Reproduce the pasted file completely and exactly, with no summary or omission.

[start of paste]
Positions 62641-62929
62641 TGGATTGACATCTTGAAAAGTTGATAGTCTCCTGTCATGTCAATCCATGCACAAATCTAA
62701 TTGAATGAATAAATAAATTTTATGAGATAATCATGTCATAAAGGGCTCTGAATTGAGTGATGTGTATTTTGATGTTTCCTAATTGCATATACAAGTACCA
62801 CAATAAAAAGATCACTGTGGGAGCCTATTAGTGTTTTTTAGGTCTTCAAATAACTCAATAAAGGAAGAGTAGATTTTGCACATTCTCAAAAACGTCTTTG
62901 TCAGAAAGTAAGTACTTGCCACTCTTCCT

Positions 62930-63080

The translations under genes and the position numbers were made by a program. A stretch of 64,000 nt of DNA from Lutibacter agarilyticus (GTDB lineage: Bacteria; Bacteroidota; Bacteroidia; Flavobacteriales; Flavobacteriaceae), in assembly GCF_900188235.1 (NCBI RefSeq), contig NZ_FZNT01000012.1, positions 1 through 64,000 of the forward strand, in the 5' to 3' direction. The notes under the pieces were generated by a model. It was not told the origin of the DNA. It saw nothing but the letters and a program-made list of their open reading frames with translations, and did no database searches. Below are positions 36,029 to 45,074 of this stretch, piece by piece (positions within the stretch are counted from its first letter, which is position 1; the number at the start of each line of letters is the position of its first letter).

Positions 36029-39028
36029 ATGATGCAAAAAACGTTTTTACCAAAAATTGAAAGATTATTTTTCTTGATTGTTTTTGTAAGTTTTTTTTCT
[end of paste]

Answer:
Positions 62641-62929
62641 TGGATTGACATCTTGAAAAGTTGATAGTCTCCTGTCATGTCAATCCATGCACAAATCTAA
62701 TTGAATGAATAAATAAATTTTATGAGATAATCATGTCATAAAGGGCTCTGAATTGAGTGATGTGTATTTTGATGTTTCCTAATTGCATATACAAGTACCA
62801 CAATAAAAAGATCACTGTGGGAGCCTATTAGTGTTTTTTAGGTCTTCAAATAACTCAATAAAGGAAGAGTAGATTTTGCACATTCTCAAAAACGTCTTTG
62901 TCAGAAAGTAAGTACTTGCCACTCTTCCT

Positions 62930-63080

The translations under genes and the position numbers were made by a program. A stretch of 64,000 nt of DNA from Lutibacter agarilyticus (GTDB lineage: Bacteria; Bacteroidota; Bacteroidia; Flavobacteriales; Flavobacteriaceae), in assembly GCF_900188235.1 (NCBI RefSeq), contig NZ_FZNT01000012.1, positions 1 through 64,000 of the forward strand, in the 5' to 3' direction. The notes under the pieces were generated by a model. It was not told the origin of the DNA. It saw nothing but the letters and a program-made list of their open reading frames with translations, and did no database searches. Below are positions 36,029 to 45,074 of this stretch, piece by piece (positions within the stretch are counted from its first letter, which is position 1; the number at the start of each line of letters is the position of its first letter).

Positions 36029-39028
36029 ATGATGCAAAAAACGTTTTTACCAAAAATTGAAAGATTATTTTTCTTGATTGTTTTTGTAAGTTTTTTTTCT